Wireless Waffle - A whole spectrum of radio related rubbish
"Not Enough Spectrum" say RealWireless... again...signal strength
Wednesday 26 October, 2016, 19:12 - Spectrum Management
Posted by Administrator
It seems that consultants RealWireless have been at it again. At what again, you ask? Back in May 2014, Wireless Waffle reported that a report, produced for Ofcom had been modified to seemingly correct a factor of 1000 error in the forecasts for future mobile data traffic thus fatally skewing their forecasts for the amount of spectrum needed for mobile services.

This time, in a new report for the European Commission entitled, 'Identification and quantification of key socio-economic data to support strategic planning for the
introduction of 5G in Europe
' (admittedly led by Tech4i˛ but where you can bet your bottom dollar that RealWireless were the spectrum experts), the mathematical brainiacs have declared that the amount of radio spectrum required for the next generation of mobile service (5G) by 2025 will be between 19 and 76 GHz depending on the 'sharing scenario', meaning that if operators are prepared to get along nicely and co-operate to use the same spectrum, somewhat less will be needed (as if that is going to happen!)

real wireless spectrum experts

dhakajamThe report specifically considered a number of scenarios and concluded that it is in the use of 5G on motorways where the demand for spectrum is highest. This is based on the notion that there are :
1000 vehicles along a 1km stretch of motorway, most of which (75%) are using high rate (4K/UHD) and pervasive video applications and devices operating simultaneously in vehicles. The usage in vehicles on a busy motorway within a Smart City with traffic building up due to an accident, is estimated to be 215 Mbps per vehicle as described in the transport ‘day in the life of’ story.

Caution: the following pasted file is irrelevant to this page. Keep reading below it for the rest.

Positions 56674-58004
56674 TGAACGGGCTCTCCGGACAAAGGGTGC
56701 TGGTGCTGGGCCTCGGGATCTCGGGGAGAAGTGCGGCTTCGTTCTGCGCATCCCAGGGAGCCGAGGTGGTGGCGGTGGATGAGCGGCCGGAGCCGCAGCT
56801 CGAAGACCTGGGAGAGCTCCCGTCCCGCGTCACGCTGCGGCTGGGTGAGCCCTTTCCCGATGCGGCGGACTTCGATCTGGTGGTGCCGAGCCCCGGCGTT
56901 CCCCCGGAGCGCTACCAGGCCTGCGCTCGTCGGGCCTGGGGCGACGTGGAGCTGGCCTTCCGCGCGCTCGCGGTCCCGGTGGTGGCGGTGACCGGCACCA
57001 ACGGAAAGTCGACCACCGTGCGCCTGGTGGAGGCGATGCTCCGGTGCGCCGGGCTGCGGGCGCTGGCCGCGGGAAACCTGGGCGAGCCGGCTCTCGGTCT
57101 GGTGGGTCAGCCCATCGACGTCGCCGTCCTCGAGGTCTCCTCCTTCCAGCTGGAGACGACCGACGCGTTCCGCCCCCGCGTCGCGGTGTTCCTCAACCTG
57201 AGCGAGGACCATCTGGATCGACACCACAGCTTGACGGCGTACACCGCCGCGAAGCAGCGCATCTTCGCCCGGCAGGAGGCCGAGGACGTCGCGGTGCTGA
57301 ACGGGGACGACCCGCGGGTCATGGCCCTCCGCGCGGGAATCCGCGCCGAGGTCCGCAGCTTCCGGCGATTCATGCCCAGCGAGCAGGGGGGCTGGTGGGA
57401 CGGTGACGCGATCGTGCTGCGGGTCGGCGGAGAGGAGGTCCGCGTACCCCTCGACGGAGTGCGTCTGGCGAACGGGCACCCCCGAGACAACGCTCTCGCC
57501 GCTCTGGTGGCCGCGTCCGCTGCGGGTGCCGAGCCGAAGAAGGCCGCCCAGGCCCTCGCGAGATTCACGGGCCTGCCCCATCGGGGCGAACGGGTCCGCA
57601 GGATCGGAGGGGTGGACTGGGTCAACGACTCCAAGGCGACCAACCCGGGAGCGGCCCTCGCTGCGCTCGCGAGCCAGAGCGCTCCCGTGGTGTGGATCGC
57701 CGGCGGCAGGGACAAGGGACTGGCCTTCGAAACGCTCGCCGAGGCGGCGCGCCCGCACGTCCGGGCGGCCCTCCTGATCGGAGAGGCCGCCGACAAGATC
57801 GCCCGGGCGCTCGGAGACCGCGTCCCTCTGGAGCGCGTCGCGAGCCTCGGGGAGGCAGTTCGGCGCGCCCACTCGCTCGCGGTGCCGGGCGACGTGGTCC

Er, firstly, it doesn't take 215 Mbps to deliver 4K/UHD video: Netflix purportedly manage to deliver 4K video at 18 Mbps, so what is the other 200 Mbps per vehicle for? Obviously that is the driver playing 'Interactive 4D Battle Death Wars XIV' which streams live data from 200 other players to create a 'fully-immersive real-time near-death experience'. Obviously the driver can do this because the car drives itself.

Of course the amount of spectrum needed to deliver this connectivity, even if it did prove necessary, could be reduced by increasing the number of base stations. One every 4 to 5 metres should do it.

These silly preductions, and it's not just RealWireless, because based on the latest ITU estimates, we will all be streaming 4K video 24 hours of every day by 2043, are designed for one purpose only: to allow the mobile industry, most notably the manufacturers of network infrastructure (such as Ericsson and Huawei) to convince the world that more spectrum is needed, so that they can flog a load more of new equipment.

5g real wireless gauntletsAre the mobile operators themselves clamouring for new spectrum? There is little evidence to suggest that they are. The latest spectrum auction in the US has failed, so far, to raise enough money from the mobile operators to pay the broadcasters to budge over and make way for the 'big boys'. And there are several spectrum bands that have been available for mobile services for 10 years or more (notably the 2 GHz TDD bands, and the 3.4-3.6 GHz band) for which no widespread services have been launched.

It's hard to see how the estimated 76 GHz of spectrum could possibly be needed in 9 years time, and even less so, why operators would invest in spectrum and infrastructure to allow bored drivers to play 'Interactive 4D Battle Death Wars' whilst stuck in a traffic jam. Wireless Waffle predicts that the real amount of spectrum needed by 2025 will be at least 10 times less than this. So, the gauntlet has been thrown down, let's come back in 2026 and see who was right!
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Repairing Skin Laxity with Radio Wavessignal strength
Friday 30 September, 2016, 15:57 - Radio Randomness, Much Ado About Nothing
Posted by Administrator
kylie minogue red dressVarious media outlets reported that singer Kylie Minogue (and other famous television personalities) are using radio waves to get a facelift. At Wireless Waffle we like a good radio related story and if it involved Kylie then we are triply interested.

So what are the 'collagen waves' that the report claims are giving Ms Minogue her youthful look? It turns out that it is not strictly radio waves that are being used, but that very high frequency ultrasound is to blame. There are several articles online with titles such as: Reading these articles carefully it seems that the method of treament is: